Thank you to Shiao Chong for your insightful editorial (“Political Tribalism,” March 2020). Political tribalism is a real threat to Christian unity.
“How can you vote for HIM/HER if you are a Christian?”
“How can you be aligned with the Democractic Party if you are a Christian?”
“How can you be aligned with the Republican Party if you are a Christian?”
And the tribal drums beat. ...
I wonder if the more effective prayer is for ourselves in the Lord’s requirement that we act justly, love mercy, and walk humbly with him (Mic. 6:8). Imagine what justice, mercy, and humility would look like in the great political divide. As tribe members, we can’t extend those attributes, but only in surrendering our pride, derision, and division to Christ.
I wonder if our concern is more for political “correctness” than in being Christ-like.
Barb Clouse // Battle Creek, Mich.
Thank you for this article. It is critically important that we see our loyalties in the proper perspective. In addition, we need to focus on how we can find common ground to solve the most pressing needs of our communities and our world.
Daryl Sieplinga // Online comment
Thank you, Rev. Eric Verhulst, for your honest, sobering, faith-filled realism in “A Day on the Hospice Unit” (Mar. 2020).
You elegantly capture the spirit of Ecclesiastes and show why “it is better to go to a house of mourning than to a house of feasting” (Eccles. 7:2).
Facing and embracing God-held reality makes us wise as we live every good day and every day to the good.
Bob De Moor // Edmonton, Alta.
Thank you for publishing “God Does Not Make Mistakes” (March 2020). It is all too easy to discuss issues of gender identity in a dispassionate, doctrinal, theological framework in an attempt to claim the “right” position and, of course, judging others to be wrong.
Our hearts go out to Lisa Schulz in her struggles to come to grips with an issue that is suddenly very personal. She came to a conclusion that we all need to reach: that is, in her effort to “enlighten (her) son,” she “missed what he really needed: love, a listening ear, and acknowledgment of his struggle and pain.” Are we listening, church?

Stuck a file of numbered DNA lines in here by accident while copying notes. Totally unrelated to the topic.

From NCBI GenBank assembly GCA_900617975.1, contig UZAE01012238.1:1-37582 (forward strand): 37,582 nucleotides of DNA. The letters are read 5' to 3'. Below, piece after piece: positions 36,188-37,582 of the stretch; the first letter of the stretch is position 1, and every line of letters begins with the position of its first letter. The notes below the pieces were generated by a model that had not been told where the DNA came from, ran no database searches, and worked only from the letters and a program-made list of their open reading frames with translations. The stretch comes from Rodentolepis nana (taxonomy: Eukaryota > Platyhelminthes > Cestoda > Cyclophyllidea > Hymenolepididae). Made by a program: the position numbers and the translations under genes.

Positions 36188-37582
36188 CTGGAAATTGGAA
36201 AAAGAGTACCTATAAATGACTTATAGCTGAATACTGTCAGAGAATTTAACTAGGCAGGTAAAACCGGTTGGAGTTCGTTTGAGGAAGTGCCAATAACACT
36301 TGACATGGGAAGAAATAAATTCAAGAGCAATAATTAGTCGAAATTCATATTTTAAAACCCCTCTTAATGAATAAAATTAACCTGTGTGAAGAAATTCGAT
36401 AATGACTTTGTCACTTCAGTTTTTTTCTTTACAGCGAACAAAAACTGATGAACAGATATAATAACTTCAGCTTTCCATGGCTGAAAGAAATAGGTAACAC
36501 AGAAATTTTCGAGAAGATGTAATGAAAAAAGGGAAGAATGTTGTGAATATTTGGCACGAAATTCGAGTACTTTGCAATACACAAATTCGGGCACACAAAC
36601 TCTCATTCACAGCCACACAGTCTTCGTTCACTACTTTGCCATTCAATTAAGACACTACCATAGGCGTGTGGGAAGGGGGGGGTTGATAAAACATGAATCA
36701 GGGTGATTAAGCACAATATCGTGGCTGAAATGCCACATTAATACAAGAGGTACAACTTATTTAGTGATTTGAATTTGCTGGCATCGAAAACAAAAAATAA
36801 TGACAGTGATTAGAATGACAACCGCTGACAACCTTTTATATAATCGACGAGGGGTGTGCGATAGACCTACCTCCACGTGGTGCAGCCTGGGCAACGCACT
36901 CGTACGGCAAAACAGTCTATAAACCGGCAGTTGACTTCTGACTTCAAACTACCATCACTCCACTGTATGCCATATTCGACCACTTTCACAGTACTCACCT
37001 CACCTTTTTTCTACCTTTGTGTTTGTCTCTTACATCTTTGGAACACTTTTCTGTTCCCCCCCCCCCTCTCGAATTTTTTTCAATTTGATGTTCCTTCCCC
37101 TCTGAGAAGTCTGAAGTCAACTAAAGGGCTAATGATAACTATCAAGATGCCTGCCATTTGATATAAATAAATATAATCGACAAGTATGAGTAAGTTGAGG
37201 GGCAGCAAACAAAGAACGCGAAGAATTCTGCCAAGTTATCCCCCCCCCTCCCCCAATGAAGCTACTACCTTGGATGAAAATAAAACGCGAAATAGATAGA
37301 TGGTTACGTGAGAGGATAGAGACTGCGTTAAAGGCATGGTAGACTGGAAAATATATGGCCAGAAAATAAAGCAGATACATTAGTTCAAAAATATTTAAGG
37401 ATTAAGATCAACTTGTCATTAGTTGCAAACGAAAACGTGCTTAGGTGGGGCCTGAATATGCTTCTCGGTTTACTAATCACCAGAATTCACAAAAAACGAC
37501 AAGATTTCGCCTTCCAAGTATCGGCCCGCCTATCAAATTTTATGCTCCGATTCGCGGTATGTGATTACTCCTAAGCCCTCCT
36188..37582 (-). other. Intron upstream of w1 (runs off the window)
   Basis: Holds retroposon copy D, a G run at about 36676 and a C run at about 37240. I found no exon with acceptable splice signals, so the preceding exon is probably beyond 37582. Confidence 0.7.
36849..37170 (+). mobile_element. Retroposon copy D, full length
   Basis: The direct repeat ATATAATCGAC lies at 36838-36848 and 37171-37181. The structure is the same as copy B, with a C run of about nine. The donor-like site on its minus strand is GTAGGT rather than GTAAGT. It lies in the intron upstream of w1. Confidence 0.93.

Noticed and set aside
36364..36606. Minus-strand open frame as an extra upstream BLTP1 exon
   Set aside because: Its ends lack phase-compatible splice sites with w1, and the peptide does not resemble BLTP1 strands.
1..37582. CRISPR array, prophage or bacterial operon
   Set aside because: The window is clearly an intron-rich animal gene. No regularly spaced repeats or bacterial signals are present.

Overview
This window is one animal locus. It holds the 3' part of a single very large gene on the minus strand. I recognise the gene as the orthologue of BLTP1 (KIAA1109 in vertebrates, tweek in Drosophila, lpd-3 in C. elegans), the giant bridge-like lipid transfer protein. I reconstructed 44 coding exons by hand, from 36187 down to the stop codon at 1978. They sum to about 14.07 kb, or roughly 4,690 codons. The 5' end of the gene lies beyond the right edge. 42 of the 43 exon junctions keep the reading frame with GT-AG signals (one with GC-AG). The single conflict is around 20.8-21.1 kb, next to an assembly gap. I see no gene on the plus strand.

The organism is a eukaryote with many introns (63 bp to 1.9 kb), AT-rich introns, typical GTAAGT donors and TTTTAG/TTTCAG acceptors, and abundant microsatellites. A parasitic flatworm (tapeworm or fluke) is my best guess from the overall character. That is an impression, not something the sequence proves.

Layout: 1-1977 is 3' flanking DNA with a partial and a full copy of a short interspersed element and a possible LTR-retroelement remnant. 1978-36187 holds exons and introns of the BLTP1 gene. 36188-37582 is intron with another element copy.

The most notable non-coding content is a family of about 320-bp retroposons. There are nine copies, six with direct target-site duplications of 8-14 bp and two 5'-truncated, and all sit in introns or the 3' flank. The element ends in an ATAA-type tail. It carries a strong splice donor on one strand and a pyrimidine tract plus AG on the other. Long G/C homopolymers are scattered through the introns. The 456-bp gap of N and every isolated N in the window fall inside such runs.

So, thank you for publishing this cry from a loving mother.
Ted and Corrie Bootsma // Burlington, Ont.
“Neither is this done with the intention of splitting the denomination along national boundaries. I believe Canadian legislation made this restructuring necessary, not optional” (“Change Is Not Easy,” April 2020).
I accept that these statements are entirely true. But while separate national denominations may not be the intention, I believe it is likely to be the inevitable result. There is no way that the difference between “ecclesiastical” and “operational” can be cleanly delineated. ...
This can be a good thing. We could create the kind of close relationship we have with the Reformed Church in America, with provisions for the orderly exchange of clergy and (with) shared offices like Disability Concerns and Safe Church and Faith Alive Resources. And each national denomination could then actively pursue ministry adapted to their different cultures without impediment.
Rather than spend a lot of effort to prevent the separation by jury-rigging systems, perhaps we should embrace and even celebrate this separation and spend our effort making it as smooth and pain-free as possible.
Bill Vis // Online comment
I am disappointed that in all the years we spend going to church and studying the Bible and its application for our life we still have such a misunderstanding of the purpose of something as simple as the Sabbath (“Remember the Sabbath,” February 2020). If nothing else, we know the Sabbath is a recreation of the creation. Six days labor and one of rest. However, this rest is not about recovery; it’s about sufficiency. God rested because he was done with creation. And so we too should labor for six days and rest on the seventh in the knowledge and trust that God will sustain us through the seventh.
Jason Stob // Online comment